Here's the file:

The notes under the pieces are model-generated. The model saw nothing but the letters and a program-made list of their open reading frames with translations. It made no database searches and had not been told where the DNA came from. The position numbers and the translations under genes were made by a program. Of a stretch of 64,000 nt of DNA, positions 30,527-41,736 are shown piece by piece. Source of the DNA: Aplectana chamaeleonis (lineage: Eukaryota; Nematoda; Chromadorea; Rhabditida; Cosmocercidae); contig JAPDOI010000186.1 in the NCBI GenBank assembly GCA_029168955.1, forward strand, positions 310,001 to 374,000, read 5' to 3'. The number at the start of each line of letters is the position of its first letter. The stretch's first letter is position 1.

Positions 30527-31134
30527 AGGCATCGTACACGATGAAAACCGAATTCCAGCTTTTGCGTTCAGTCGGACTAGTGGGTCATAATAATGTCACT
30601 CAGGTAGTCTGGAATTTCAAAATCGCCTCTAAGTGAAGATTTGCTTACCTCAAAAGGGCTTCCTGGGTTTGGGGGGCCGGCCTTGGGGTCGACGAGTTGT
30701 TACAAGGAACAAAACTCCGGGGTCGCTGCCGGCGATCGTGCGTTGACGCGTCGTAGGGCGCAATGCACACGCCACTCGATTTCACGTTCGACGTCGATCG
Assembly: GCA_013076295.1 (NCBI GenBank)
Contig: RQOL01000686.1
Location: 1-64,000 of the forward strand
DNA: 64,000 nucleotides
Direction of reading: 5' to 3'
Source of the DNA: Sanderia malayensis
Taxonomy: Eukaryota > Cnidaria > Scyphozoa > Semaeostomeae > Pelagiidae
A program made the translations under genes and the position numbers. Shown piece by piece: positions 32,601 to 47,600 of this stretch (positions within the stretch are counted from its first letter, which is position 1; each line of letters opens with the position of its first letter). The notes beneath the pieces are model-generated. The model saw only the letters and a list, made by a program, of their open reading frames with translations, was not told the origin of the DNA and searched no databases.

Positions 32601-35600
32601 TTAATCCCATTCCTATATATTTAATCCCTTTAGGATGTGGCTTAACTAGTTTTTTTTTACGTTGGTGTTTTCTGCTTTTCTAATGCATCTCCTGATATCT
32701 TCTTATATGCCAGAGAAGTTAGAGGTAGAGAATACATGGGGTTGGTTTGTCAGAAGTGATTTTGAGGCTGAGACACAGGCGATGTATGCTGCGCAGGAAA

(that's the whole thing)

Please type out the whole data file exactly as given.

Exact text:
The notes under the pieces are model-generated. The model saw nothing but the letters and a program-made list of their open reading frames with translations. It made no database searches and had not been told where the DNA came from. The position numbers and the translations under genes were made by a program. Of a stretch of 64,000 nt of DNA, positions 30,527-41,736 are shown piece by piece. Source of the DNA: Aplectana chamaeleonis (lineage: Eukaryota; Nematoda; Chromadorea; Rhabditida; Cosmocercidae); contig JAPDOI010000186.1 in the NCBI GenBank assembly GCA_029168955.1, forward strand, positions 310,001 to 374,000, read 5' to 3'. The number at the start of each line of letters is the position of its first letter. The stretch's first letter is position 1.

Positions 30527-31134
30527 AGGCATCGTACACGATGAAAACCGAATTCCAGCTTTTGCGTTCAGTCGGACTAGTGGGTCATAATAATGTCACT
30601 CAGGTAGTCTGGAATTTCAAAATCGCCTCTAAGTGAAGATTTGCTTACCTCAAAAGGGCTTCCTGGGTTTGGGGGGCCGGCCTTGGGGTCGACGAGTTGT
30701 TACAAGGAACAAAACTCCGGGGTCGCTGCCGGCGATCGTGCGTTGACGCGTCGTAGGGCGCAATGCACACGCCACTCGATTTCACGTTCGACGTCGATCG
Assembly: GCA_013076295.1 (NCBI GenBank)
Contig: RQOL01000686.1
Location: 1-64,000 of the forward strand
DNA: 64,000 nucleotides
Direction of reading: 5' to 3'
Source of the DNA: Sanderia malayensis
Taxonomy: Eukaryota > Cnidaria > Scyphozoa > Semaeostomeae > Pelagiidae
A program made the translations under genes and the position numbers. Shown piece by piece: positions 32,601 to 47,600 of this stretch (positions within the stretch are counted from its first letter, which is position 1; each line of letters opens with the position of its first letter). The notes beneath the pieces are model-generated. The model saw only the letters and a list, made by a program, of their open reading frames with translations, was not told the origin of the DNA and searched no databases.

Positions 32601-35600
32601 TTAATCCCATTCCTATATATTTAATCCCTTTAGGATGTGGCTTAACTAGTTTTTTTTTACGTTGGTGTTTTCTGCTTTTCTAATGCATCTCCTGATATCT
32701 TCTTATATGCCAGAGAAGTTAGAGGTAGAGAATACATGGGGTTGGTTTGTCAGAAGTGATTTTGAGGCTGAGACACAGGCGATGTATGCTGCGCAGGAAA